There are three common 20th century items YouTube may displace in the early part of the 21st century. The television. The radio. And the milk carton.

While engineers and executives at Google are doing their best to make sure the world’s largest online video sharing site supplants the first two entertainment mediums, the Australian Federal Police is hoping the platform will make at least one use of the latter receptacle obsolete.

The law enforcement agency will be one of the first on the planet to launch a missing persons campaign by way of online video advertising on YouTube. Lara Sinclair at The Australian reports some geo-targeted ads served before YouTube videos viewed in Australia will display a photograph and description of a missing person and ask viewers if they’ve seen the individual. Those viewers will then be prompted to answer ‘Yes’ or ‘No’. A click on ‘Yes’ will direct the viewer to an Australian Federal Police website, where he or she can provide information that will hopefully lead to the missing person’s discovery. A click on ‘No’ will display whatever video the viewer initially intended to watch.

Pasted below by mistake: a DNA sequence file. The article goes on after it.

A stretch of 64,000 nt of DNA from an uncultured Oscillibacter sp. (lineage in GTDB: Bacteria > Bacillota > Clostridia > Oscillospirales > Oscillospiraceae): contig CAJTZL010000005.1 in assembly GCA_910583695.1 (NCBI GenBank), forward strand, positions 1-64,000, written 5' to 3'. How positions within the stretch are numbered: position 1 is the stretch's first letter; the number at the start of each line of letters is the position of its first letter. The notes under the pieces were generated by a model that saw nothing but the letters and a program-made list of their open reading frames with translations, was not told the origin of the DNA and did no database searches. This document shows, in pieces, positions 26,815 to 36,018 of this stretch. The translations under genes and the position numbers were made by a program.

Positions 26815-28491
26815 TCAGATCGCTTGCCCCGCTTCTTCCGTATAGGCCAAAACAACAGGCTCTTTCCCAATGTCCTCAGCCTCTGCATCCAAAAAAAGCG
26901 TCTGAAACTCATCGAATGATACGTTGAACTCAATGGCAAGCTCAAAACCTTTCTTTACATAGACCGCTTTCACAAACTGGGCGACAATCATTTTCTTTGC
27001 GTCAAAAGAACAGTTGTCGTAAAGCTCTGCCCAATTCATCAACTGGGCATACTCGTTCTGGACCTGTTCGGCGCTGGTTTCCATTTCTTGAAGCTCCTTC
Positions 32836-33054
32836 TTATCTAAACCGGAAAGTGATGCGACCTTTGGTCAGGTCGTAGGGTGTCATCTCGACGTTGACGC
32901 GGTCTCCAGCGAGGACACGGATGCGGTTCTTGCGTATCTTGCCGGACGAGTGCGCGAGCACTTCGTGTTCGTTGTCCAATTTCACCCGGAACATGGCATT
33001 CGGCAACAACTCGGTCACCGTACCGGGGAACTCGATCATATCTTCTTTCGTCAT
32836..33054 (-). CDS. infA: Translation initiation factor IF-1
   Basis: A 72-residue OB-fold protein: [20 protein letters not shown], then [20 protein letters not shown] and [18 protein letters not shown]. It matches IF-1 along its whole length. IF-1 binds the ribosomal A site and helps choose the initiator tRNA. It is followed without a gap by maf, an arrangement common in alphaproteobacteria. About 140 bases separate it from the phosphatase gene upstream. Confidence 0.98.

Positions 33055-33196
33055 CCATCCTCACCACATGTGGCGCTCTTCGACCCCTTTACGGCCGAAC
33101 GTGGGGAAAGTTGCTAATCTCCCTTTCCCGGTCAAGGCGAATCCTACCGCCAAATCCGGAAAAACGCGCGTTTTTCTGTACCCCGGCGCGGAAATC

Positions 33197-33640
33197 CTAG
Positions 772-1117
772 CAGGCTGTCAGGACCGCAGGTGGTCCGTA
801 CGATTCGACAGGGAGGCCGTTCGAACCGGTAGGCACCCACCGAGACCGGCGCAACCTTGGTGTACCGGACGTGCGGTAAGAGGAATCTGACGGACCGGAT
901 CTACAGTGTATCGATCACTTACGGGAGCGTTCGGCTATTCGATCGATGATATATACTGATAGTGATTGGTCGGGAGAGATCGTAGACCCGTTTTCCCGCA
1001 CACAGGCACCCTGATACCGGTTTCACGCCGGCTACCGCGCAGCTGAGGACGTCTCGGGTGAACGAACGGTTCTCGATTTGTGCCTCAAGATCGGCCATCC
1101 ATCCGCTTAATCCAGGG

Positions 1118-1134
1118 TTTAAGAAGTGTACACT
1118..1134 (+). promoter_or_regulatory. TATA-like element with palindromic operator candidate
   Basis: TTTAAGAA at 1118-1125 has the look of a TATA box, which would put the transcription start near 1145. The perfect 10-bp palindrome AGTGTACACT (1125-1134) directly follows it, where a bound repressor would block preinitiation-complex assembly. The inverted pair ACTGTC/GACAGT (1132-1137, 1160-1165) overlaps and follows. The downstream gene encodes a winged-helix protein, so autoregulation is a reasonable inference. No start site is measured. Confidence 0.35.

Senior Art Director at VML David Jackson created the campaign for free. He conceived of the idea after watching a missing persons special on television and “started wondering about the modern equivalent to the milk carton.”

“All those faces will get to see the light again,” Jackson said to The Australian. “If even one person’s found it will have been worthwhile.”

The ad campaign is set to run from at least July 28 through August 3, which is Missing Persons Week in Australia.